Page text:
The Vatican often makes headlines, never more so than at a time of transition such as that which Pope Benedict XVI ushered in Feb. 11 with the surprise announcement of his resignation.
In addition to its frequently prominent place in the news, though, the papacy has, over the years, drawn the occasional attention of the entertainment industry as well.
Pontiffs, both real and fictional, have been portrayed -- sometimes accurately, sometimes in caricature -- on stage, in movies and via television. The highlights of papal history have been used to inspire audiences, while the scandalous patches in that long chronicle have been employed for less edifying ends.
As long ago as 1935, for example, French director Abel Gance -- perhaps best remembered today for his epic, multi-screen biopic "Napoleon" (1927) -- focused on the decadent Renaissance-era reign of Pope Alexander VI in "Lucrezia Borgia." Gance left sufficiently little to viewers' imagination for his film to draw a "Condemned" classification from the National Legion of Decency.
Nor, it seems, have Alexander's lusty cavorting gone out of style: Beginning in 2011, Jeremy Irons has been re-enacting them with gusto on Showtime's lurid series "The Borgias."
The same network's earlier, more church-friendly (though hardly less carnal) series "The Tudors," featured Peter O'Toole as one of Alexander's successors, the worldly wise but not unsympathetic Paul III.
In the 1965 film "The Agony and the Ecstasy," adapted from Irving Stone's historical novel, Rex Harrison played another bishop of Rome whose record jars modern sensibilities: Julius II.
As directed by Carol Reed, the picture mainly concerns Michelangelo's (Charlton Heston) exhausting work -- undertaken at Julius' behest, and with his often-impatient encouragement -- to fresco the ceiling of the Sistine Chapel. But it also shows us Julius' more problematic legacy as the last leader of the church to command troops in battle. Arrayed in full armor, Harrison's Julius rides majestically to the defense of his territory as sovereign of the Papal States.
The pontiffs of the modern era have -- fortunately -- deserved, and generally received, more reverential treatment. Thus the 2002 Italian made-for-television film "Papa Giovanni -- Joannes XXIII" (available on DVD, dubbed in English, as "John XXIII: The Pope of Peace") saw Ed Asner portraying the initiator of the Second Vatican Council. Bob Hoskins took on the same role in the following year's "The Good Pope: John XXIII."
The eventful life of Karol Wojtyla -- both before and after he became Pope John Paul II in 1978 -- has been the subject of at least one big-screen docudrama and numerous TV specials. Three years after his distinguished countryman's election, Polish director Krzysztof Zanussi's film "From a Far Country" profiled Wojtyla's youth, with Cezary Morawski playing the future pontiff.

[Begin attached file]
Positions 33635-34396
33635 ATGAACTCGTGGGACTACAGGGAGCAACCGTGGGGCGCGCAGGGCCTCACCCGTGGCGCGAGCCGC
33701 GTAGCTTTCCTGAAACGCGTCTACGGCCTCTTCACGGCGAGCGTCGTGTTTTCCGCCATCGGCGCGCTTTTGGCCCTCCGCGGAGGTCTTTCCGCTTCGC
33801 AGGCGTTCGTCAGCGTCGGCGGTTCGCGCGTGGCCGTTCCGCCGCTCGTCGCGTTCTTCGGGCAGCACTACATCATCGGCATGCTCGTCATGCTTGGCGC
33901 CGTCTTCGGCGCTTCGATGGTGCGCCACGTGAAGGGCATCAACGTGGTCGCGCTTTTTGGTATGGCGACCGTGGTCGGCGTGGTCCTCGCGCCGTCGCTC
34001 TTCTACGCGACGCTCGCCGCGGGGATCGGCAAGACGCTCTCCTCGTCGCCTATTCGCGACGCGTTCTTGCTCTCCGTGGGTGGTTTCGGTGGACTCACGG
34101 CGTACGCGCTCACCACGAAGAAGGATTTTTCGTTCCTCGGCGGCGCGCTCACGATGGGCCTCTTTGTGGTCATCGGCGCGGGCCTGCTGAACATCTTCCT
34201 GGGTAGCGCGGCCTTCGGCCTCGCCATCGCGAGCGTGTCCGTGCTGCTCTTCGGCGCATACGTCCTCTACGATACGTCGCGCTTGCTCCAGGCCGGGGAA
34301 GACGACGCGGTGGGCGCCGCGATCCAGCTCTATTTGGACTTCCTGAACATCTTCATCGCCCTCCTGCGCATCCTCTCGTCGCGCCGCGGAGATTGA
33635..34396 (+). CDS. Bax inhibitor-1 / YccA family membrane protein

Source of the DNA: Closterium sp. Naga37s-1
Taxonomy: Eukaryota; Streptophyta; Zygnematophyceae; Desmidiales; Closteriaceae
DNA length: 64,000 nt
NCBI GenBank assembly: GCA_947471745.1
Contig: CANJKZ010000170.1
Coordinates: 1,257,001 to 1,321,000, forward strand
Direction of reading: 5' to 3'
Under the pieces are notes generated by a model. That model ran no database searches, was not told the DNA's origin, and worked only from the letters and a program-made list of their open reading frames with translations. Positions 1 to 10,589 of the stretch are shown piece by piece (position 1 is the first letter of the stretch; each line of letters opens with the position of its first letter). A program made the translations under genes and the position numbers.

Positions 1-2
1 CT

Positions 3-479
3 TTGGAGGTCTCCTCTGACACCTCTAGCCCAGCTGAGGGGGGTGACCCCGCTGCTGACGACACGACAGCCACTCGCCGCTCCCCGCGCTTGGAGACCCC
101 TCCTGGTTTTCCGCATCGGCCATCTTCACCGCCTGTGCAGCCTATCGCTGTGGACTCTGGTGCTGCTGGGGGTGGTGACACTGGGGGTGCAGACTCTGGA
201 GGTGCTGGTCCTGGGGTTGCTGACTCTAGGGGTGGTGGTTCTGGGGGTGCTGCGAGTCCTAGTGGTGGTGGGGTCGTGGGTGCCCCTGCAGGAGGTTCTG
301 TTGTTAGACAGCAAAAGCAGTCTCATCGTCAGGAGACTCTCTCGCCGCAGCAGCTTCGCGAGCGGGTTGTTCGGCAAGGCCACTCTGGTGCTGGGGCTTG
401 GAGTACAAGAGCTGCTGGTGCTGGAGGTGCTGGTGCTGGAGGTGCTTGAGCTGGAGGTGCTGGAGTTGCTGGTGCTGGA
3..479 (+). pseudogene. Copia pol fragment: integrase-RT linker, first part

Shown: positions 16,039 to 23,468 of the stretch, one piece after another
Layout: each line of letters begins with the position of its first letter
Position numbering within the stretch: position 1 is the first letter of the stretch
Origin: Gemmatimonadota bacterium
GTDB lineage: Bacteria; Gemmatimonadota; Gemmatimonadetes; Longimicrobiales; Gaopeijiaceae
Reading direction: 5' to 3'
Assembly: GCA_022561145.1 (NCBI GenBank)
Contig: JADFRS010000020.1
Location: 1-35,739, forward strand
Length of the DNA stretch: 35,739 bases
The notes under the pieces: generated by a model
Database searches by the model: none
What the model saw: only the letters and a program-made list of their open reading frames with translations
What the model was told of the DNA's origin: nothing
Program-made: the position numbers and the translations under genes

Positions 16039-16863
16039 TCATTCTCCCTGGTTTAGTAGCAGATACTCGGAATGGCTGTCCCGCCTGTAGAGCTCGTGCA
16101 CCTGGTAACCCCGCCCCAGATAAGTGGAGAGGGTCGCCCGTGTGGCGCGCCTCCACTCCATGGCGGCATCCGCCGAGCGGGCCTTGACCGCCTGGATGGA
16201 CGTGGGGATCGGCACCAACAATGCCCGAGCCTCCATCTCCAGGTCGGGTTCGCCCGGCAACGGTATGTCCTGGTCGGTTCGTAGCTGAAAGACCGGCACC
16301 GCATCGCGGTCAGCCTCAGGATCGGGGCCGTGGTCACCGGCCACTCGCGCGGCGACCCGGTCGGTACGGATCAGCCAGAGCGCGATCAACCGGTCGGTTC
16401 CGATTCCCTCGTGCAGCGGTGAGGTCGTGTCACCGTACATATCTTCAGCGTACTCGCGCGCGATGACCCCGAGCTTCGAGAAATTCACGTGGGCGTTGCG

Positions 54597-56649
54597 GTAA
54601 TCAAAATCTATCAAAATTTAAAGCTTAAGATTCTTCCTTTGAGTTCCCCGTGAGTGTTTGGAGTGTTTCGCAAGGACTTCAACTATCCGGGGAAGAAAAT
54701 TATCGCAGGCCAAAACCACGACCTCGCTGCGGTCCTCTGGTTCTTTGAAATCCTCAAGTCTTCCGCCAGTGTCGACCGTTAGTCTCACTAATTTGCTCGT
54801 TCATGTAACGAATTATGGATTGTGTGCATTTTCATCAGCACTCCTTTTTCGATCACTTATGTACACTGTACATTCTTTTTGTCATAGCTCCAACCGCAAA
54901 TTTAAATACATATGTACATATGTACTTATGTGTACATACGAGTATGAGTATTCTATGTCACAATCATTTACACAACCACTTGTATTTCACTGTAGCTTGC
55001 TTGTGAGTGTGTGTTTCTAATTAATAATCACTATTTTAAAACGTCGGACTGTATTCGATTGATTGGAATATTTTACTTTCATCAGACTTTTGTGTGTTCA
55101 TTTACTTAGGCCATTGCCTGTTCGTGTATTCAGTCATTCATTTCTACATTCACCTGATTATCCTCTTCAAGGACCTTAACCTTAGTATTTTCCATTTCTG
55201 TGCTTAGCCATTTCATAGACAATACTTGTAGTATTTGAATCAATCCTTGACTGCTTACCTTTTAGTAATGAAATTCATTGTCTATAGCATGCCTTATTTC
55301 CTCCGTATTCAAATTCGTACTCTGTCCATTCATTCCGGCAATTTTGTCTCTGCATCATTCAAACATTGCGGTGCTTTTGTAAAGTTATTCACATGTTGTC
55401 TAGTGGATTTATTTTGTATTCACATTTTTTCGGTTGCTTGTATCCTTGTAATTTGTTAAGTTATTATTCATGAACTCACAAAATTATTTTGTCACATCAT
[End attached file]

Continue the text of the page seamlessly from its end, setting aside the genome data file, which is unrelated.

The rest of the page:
At the other end of the reign, 2005, the year of Blessed John Paul's death, brought three small-screen tributes: The four-hour CBS miniseries "Pope John Paul II" starred Jon Voight in the title role; Piotr Adamczyk led the cast of the Hallmark Channel presentation "A Man Who Would Become Pope"; and ABC's "Have No Fear: The Life of John Paul II" featured German born actor Thomas Kretschmann.
World War II-era Pope Pius XII has had a more mixed representation. In fact, it was a stage piece, German playwright Rolf Hochhuth's 1963 drama "The Deputy: A Christian Tragedy," that first initiated the controversy over Pius' supposed silence in the face of the Holocaust. Nonetheless, another Italian made-for-TV movie, 2010's "Pius XII," starring James Cromwell, shows how strenuously, if unobtrusively, Pius opposed the Nazi's treatment of Jews.
Probably the most famous fictional pope in cinematic history hailed, like the real-life John Paul II, from Eastern Europe. In 1968's "The Shoes of the Fisherman," director Michael Anderson's screen version of Morris L. West's novel, Anthony Quinn played Kiril Lakota, a former political prisoner-turned-pope who resolves to give away the Vatican's wealth.
Other made-up pontiffs have found adventure by going on the lam. In "Saving Grace," a 1985 feature helmed by Robert M. Young, Tom Conti's unusually young Pope Leo XIV turns the accident of being locked out of the Vatican to pastoral advantage by ministering to everyday people.
Italian director Nanni Moretti's 2011 screen fable "We Have a Pope" ("Habemus Papam") involves a similar journey undertaken in very different circumstances: After suffering an emotional meltdown shortly after his election, the film's newly minted and as-yet-unnamed bishop of Rome, played by Michel Piccoli, escapes from the Vatican and takes to the streets of the Eternal City in search of spiritual bolstering.
Unlike at least some of his historical counterparts, alas, he fails to find it.